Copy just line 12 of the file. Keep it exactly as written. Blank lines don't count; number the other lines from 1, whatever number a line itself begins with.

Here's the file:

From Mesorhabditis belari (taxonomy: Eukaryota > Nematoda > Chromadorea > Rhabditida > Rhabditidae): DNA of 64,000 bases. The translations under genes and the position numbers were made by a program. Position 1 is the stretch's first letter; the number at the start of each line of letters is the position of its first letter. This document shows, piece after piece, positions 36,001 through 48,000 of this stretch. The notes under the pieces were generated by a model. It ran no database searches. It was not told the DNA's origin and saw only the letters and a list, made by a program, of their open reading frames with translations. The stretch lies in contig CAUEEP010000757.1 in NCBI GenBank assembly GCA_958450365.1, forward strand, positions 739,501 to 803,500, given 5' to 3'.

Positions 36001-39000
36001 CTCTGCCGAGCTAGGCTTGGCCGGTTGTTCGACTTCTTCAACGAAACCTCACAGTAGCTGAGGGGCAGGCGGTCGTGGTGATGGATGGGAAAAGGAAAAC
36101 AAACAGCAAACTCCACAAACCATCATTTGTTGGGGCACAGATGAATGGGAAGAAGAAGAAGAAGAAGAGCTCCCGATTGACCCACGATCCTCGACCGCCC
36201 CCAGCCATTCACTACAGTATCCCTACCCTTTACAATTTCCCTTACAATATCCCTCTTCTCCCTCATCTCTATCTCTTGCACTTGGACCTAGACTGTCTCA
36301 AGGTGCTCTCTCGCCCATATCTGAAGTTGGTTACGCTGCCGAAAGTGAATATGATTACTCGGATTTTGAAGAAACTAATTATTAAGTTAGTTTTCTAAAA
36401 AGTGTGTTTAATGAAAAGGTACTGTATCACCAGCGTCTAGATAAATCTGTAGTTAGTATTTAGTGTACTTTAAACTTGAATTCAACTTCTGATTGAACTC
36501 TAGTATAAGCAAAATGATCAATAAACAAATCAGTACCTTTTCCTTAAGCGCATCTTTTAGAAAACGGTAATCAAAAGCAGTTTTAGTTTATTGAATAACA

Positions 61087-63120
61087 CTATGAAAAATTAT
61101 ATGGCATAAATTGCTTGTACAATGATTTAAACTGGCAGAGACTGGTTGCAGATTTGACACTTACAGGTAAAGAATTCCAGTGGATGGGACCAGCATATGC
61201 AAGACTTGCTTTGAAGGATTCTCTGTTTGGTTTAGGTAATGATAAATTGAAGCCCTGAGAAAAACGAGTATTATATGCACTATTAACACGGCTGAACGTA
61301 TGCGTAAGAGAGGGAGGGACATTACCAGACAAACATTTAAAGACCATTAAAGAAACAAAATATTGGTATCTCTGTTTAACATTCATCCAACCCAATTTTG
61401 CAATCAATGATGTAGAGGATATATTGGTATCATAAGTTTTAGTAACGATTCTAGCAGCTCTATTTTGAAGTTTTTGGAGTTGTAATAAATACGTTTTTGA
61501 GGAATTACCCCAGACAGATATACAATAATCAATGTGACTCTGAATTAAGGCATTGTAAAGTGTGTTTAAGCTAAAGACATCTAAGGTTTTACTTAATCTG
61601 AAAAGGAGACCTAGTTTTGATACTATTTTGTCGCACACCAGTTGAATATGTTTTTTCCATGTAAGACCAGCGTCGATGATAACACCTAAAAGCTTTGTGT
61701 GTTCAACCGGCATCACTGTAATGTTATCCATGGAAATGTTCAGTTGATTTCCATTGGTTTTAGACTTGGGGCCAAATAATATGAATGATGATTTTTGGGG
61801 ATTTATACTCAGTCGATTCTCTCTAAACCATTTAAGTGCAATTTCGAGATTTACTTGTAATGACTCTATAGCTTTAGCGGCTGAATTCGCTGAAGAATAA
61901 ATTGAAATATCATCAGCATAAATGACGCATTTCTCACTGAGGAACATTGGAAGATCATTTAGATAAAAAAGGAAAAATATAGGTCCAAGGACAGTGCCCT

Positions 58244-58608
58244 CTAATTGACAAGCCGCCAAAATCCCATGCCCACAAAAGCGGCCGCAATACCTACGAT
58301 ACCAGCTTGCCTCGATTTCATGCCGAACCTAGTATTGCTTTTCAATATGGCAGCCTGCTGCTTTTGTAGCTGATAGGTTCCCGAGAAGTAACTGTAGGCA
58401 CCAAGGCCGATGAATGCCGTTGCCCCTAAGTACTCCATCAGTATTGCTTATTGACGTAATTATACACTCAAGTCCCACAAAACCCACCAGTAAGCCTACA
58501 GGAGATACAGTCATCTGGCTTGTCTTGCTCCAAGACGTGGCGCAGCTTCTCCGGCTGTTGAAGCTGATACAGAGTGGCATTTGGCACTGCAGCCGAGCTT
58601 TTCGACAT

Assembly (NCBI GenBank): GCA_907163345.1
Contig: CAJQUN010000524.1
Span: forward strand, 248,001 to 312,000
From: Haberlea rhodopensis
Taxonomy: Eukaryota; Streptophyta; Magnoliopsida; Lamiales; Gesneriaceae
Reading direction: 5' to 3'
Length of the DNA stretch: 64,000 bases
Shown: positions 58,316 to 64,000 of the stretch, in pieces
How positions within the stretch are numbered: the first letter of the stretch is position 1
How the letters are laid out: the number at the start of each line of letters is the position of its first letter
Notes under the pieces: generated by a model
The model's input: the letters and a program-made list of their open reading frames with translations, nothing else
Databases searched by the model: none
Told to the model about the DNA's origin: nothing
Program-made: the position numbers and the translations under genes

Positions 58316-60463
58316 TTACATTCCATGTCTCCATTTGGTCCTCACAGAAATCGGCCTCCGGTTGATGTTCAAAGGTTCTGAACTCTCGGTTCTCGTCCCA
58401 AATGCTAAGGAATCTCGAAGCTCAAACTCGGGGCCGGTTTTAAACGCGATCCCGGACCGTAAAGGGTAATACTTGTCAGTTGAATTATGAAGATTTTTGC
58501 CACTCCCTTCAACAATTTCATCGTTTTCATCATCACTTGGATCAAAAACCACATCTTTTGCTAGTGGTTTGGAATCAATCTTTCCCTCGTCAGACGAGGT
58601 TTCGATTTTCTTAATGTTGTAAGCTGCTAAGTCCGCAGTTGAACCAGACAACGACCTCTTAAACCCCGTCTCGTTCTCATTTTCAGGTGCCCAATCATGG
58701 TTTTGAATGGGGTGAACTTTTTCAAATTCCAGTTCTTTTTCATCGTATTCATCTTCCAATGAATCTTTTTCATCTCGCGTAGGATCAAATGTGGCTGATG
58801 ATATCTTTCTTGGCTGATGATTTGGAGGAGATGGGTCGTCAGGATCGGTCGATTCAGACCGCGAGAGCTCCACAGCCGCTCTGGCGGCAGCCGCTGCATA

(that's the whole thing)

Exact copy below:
61201 AAGACTTGCTTTGAAGGATTCTCTGTTTGGTTTAGGTAATGATAAATTGAAGCCCTGAGAAAAACGAGTATTATATGCACTATTAACACGGCTGAACGTA